Saltwood on the Green – Kent

Saltwood on the Green The Green Saltwood Hythe Kent CT21 4PS Tel: 01303 237 800  Apple cocktail Saltwood on the Green is a village restaurant that could very easily be a backdrop to a Midsummer Murders mystery. Such is the quaint beauty of its location and the calm demeanor of the locals. I found myself here doing a double review; Saltwood on the Green Restaurant headed up by Jeff Kipp. An American interloper from Chicago travelling via New York and London found the love of a local girl lured him to sleepy Kent. And the astonishingly old and interesting Slaybrook Hall, a 15th century pile run by a couple of high end musicians and opera singers, Ben and Juliet Beven who simply have an amazing house packed with history. Slaybrook Hall Exterior It’s not far from London to the outskirts of Hythe, just off the M20 where Slaybrook Hall is located. A substantial Kent Hall house that started life in c1460 then 60 years later the initial wave of DIY kicked in and it had a first floor added. Over the centuries additions and subtractions have occurred, the most recent important one is a rear elevation from the Arts and Crafts movement in 1915. Ben and Juliet have been slowly sympathetically renovating room by room. They now offer two bedrooms on a B & B basis except it is just B really, bed that is. They have an arrangement with the local restaurant Saltwood on the Green, hence the double review. Saltwood is a one-minute drive or a 10-minute walk from Slaybrook. Pretzels and Raebit The restaurant was once a haberdashers, which is evidenced by the most splendid and enormous display cabinet with drawers and shelving across one wall. Looming down like a giant apothecary it holds nothing more chemically significant than cutlery and napkins these days. Apothecary Gianpaolo Gori looks after the front of house. He’s well qualified having run his own restaurant in his hometown of Florence he then rocked over to New York and London working with some big hitters and a few stars along the way. He can mix a mean cocktail. Making cocktails The welcome is broad and homely it’s a smallish space with enough room to feed 50 or so. The menu is comfortingly short but nonetheless intriguing. For nibbles I chose soft pretzels, rarebit. Pair of little plaited brioche-like breads that were chewy came with a small bowl of liquid rarebit. It had that slight mustard kick and a tang I was hoping for. Stilton Souffle My first cocktail of the evening, an apple cider sour (yes it was going to be one of those evenings) was mixed by Gianpaolo and tasted fantastic, tart but with a sweetness that didn’t overpower. They make their own cider syrup here as well as other key ingredients, to watch this master at work is a joy, it looked a treat too with a perfect fan of sliced apple. Lamb and Kidney The starter was a twice-cooked Stilton soufflé, pickles and hazelnuts. It is often said that a twice-cooked soufflé is a chef’s cheat. I disagree it’s just a different dish. This was firm and spongy with a subtle hit of Stilton, the small salad of hazelnuts had the tiniest triangles of Stilton with them so you got that strong blue cheese buzz but in manageable quantities. I really enjoyed it and as a potentially rich plate I was grateful the portion was the right size. Cheeses Gianpaolo has a vested interest in the smooth running of the place as he lives upstairs, Jeff lives down the road and all the staff are local, that’s the beauty of stepping out of London, you can be local. The food is local too my main was lamb breast and kidney, barley and onions. The lamb is from Romney Marsh and frankly was a perfectly balanced dish. The barley had been made into a risotto and the kidneys perfectly pink and tender. This is an adventurous menu considering the location but Jeff’s take is to provide a personal, friendly service for the diners. Jeff comes out at the end of the evening to chat and take feedback from the locals who are returning on a regular basis. Only open a few months and they already have a following. Garden window Earlier in the evening Ben who is an opera singer told me that Noel Coward was a regular visitor to the house back in the day and that the door from the music room to the garden provided some of the inspiration for his 1941 comedy play Blithe Spirit about the summoning of ghosts. The house certainly has a grandeur that Coward would have enjoyed. You can stay here for a minimum of two nights at a time and will be pretty much left to your own devices.             The family live there as well and life just goes on as if you were a houseguest. You will not find umpteen pamphlets in the hallway or signs asking you to use certain rooms or be back by certain times. Ben and Juliet are charming hosts and delighted to chat if you’d like to. Flaming Cocktail The food continued with a very local cheese board (I noticed outside the kitchen a small whiteboard with the cheeses named for staff to refer to – I approve) The homemade chutney was also good. With my dessert I thought it was time for another cocktail. This time a bit of theatre was called for. Captain Kipp’s Navy Grog was described as rum, lime and warm spices. As with most things at Saltwood I was learning to expect the unexpected. My drink arrived with half a scooped out lime with a star anise alight. As the alcohol from the rum burns off you flip the lime and the star anise falls into the drink adding more flavour. It tasted great and looked fab, a real showstopper of a drink. Dessert My almond cake, poached pear, hay ice cream and burnt hay biscotti was in the main well done. My biscotti was sliced too thickly and proved rather hard to eat but the rest of it worked well and it was a generous end to an excellent meal. Music room at Slaybrook Hall Back in my cavernous room at the Hall I realised that this sort of house is not for the faint hearted. There are drafts, noise travels and everything is very old and wobbly. I loved it! The character of this house makes it worth putting up with the odd foible any two days of the week. Tea   As I mentioned breakfast is something they don’t do at Slaybrook (they will run to a coffee or cup of tea) but do not worry because Saltwood will come to the rescue. Their breakfast menu is short with a few egg options including smoked salmon, streaky bacon and some pastries and cakes with tea and coffees bringing up the rear. The poached egg, pork belly hash with mustard aioli was divine. I could have eaten two (or even three at a push) of these. The pork belly is an inspirational ingredient for breakfast and was packed with flavour. The egg was a perfect runny yolk variety and the aioli the matched foil to the rich pork. This is worth getting up for and if you have to, go for a long country walk to burn off a few calories and order another one, they are that good! Poached Egg and Pork Belly This sleepy part of the garden of England provided me with some superb food, a welcome bed in a wonderful house and perfect hosts. It’s hard not to recommend both my experiences. As I write this, the snow is blustering outside my window and the night drawing in. The memory of sitting in the snug at Slaybrook nursing a glass of wine watching the fire flickering and chatting with Ben and Juliet is strong. I wish I lived there and had Saltwood as my local restaurant. Maybe I’ll return one day as a Blithe Spirit and do it that way. Jeff Kipp   Staying at Slaybrook Hall is £50 per room per night for a minimum of two nights   Slaybrook Hall Sandling Road Saltwood, Kent CT21 4HG 01303 237 001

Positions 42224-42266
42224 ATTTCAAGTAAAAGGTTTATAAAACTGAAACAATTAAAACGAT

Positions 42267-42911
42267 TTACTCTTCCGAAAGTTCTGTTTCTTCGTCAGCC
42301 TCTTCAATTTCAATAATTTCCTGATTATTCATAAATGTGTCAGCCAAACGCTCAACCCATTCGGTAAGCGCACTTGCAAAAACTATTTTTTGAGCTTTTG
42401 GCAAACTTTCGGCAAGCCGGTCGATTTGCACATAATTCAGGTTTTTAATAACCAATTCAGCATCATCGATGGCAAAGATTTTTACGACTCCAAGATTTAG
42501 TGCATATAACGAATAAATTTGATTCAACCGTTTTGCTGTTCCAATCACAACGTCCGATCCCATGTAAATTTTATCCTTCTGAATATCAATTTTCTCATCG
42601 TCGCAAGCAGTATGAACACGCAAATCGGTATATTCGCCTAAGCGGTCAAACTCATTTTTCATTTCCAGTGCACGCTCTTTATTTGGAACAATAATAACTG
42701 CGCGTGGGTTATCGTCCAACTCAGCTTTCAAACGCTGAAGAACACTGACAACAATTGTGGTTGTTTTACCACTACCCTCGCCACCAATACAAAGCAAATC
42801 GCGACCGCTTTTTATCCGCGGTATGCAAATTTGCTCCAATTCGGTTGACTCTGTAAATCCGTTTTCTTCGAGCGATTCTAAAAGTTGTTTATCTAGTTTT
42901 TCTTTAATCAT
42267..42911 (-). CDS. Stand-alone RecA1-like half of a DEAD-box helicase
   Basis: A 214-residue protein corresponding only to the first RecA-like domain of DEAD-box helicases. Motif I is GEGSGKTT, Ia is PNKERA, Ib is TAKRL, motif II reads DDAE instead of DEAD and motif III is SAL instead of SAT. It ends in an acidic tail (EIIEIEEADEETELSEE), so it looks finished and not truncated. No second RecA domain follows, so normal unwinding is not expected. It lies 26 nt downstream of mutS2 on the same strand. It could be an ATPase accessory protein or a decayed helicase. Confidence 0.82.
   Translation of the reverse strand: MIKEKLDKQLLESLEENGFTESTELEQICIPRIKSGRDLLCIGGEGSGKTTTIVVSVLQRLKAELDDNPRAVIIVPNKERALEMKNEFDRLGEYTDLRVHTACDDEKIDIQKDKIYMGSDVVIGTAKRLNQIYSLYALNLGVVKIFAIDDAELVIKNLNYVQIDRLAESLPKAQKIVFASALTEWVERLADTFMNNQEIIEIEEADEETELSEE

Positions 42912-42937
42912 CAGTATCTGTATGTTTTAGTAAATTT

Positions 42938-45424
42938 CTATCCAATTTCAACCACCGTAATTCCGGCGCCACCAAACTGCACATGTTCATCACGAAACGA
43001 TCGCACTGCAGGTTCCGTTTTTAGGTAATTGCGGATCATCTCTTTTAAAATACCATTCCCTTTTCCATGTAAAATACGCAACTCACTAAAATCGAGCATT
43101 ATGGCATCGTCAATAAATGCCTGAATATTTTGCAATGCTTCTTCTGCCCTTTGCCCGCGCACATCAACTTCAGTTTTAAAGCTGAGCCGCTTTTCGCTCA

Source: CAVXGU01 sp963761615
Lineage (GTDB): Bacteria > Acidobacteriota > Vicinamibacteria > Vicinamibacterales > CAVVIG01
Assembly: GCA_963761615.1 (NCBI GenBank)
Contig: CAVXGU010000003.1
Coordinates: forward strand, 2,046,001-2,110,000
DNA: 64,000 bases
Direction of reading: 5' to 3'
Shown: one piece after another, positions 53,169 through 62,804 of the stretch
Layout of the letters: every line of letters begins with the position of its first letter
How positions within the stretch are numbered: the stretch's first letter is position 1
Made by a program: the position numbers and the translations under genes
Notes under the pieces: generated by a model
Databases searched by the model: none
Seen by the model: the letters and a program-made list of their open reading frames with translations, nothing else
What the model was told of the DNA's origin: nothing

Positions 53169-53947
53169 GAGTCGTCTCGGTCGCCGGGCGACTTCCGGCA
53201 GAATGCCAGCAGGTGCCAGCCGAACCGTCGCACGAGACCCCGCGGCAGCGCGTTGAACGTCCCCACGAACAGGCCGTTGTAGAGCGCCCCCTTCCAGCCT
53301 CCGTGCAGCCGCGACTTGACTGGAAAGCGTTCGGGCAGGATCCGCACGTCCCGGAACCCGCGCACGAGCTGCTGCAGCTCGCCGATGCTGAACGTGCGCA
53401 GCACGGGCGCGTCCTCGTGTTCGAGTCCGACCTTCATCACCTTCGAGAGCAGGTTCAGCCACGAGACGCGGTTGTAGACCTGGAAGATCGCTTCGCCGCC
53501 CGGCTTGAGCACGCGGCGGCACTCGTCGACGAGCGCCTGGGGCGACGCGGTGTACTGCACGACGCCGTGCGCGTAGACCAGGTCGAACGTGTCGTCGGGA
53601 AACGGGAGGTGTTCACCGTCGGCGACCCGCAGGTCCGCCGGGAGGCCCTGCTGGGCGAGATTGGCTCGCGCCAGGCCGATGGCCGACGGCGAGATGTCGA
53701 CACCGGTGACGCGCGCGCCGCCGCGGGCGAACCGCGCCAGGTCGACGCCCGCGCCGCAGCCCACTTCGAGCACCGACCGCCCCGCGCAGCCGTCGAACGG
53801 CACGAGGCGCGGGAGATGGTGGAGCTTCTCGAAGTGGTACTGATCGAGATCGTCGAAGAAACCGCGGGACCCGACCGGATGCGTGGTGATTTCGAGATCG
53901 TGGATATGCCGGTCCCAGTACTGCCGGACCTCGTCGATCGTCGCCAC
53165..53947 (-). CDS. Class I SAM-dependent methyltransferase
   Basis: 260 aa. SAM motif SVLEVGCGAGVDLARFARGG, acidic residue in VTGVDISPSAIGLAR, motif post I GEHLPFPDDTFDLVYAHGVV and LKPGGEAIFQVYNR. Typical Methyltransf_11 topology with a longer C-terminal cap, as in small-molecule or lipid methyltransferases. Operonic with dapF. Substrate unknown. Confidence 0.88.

About Neil

Neil is a food and travel writer and photographer based in London, UK. He's Food & Travel Editor at Families Magazine, as well as a full-time blogger on this site. Impressed? Then you might like to hire his services.